Written by Ravi Sattiraju on August 5, 2017
When gas station workers are not paid overtime, are they eligible to file a claim for back wages and damages? Under the Fair Labor Standards Act (FLSA), certain employees are required by federal law to meet minimum wage requires and to provide covered nonexempt employees with overtime pay for hours they work over a 40 hour workweek. Are gas station employees covered by the FLSA when it comes to overtime pay? According to a news release from the U.S. Department of Labor (DOL), a gas station owner has been found in violation of the minimum wage, overtime, and recordkeeping requirements of the FLSA and has paid $84,000 in back wages and damages. News of the gas station owner’s FLSA violations occurred after the Buffalo, New York area’s office of the DOL’s Wage and Hour Division conducted an investigation.
Is this case similar to other situations in New York and New Jersey involving gas station employees? To better understand the overtime pay rights of gas station employees, we would like to take a closer look at the recent case upstate.
Upstate New York Gas Station Owner Cited for Unpaid Overtime Violations
In this particular case, there were three gas stations owned by the gas station owner cited in the news release. DOL investigators determined that the owner violated FLSA requirements in several different ways, including the following overtime violations:
- Failing to pay some of the employees overtime pay when they worked more than 40 hours in a workweek;
- Failing to pay one employee overtime pay when that employee worked more than 70 hours in a workweek; and
- Failing to combine hours worked by one employee from two different locations (of the same business) when determining whether that employee was due overtime pay.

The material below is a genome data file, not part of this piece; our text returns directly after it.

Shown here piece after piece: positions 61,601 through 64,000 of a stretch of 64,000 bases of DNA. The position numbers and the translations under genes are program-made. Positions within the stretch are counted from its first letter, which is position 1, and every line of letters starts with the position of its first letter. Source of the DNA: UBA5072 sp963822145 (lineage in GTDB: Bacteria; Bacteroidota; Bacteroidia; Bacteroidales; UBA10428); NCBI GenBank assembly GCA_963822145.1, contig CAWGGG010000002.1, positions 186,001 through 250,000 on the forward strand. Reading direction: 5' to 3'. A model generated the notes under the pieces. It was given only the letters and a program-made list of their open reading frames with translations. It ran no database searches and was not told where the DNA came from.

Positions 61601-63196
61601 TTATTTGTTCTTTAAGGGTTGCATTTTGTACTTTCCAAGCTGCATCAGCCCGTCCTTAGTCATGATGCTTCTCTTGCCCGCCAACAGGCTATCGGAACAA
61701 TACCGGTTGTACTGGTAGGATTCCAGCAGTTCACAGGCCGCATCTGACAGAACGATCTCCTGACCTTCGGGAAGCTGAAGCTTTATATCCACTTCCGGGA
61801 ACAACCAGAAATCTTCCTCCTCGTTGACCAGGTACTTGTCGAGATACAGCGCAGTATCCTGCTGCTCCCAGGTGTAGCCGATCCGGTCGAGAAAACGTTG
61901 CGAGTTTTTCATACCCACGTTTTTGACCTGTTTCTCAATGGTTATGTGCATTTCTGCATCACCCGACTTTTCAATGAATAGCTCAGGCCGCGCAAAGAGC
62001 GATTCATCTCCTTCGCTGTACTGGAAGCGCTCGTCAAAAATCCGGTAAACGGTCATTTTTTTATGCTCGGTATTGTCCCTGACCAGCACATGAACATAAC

What is Overtime Pay, and When Should an Employee Receive Overtime Pay?
What is overtime pay, and when does an employee receive it? Under the FLSA, overtime pay must be at a rate of not less than one and one-half times the regular rate of pay. The FLSA does not impose any limit on the total number of hours an employee can work as long as the employee is 16 years of age or older. The FLSA does require, however, that covered employees be paid at the overtime rate for hours worked beyond the 40 hour work week. It is important to note, at the same time, that employers are not required to pay overtime rates based simply on the type of day or time of day that an employee works. To be clear, overtime pay is not required for employees who work on weekends, holidays, or regular days of rest unless those working hours are beyond a 40 hour work week.
Given that the upstate New York gas station owner was cited for failing to pay overtime to an employee whose combined hours totaled more than 40 hours in a workweek, the case makes clear that employers must also combine hours in a business—even if the employee is working in two separate locations of the business—when determining whether overtime pay is due.
When are employees covered by the FLSA? A fact sheet from the DOL clarifies that gas station employees may be covered based either on the annual dollar volume of sales of the business, or based on the employee’s engagement in activities of interstate commerce. A New Jersey wage violation attorney can say more.
Seeking Advice from a New Jersey Wage Violation Lawyer
If you believe you may have been denied overtime wages that are due to you, a wage violation lawyer in New Jersey can help with your case. At Sattiraju Law Firm, P.C., we can first help you to determine whether you are covered by the FLSA. If you are covered and were denied overtime wages after working more than 40 hours per week, our dedicated advocates can assist you in the process of filing a claim and seeking back pay and damages. Contact us today to learn more about our services.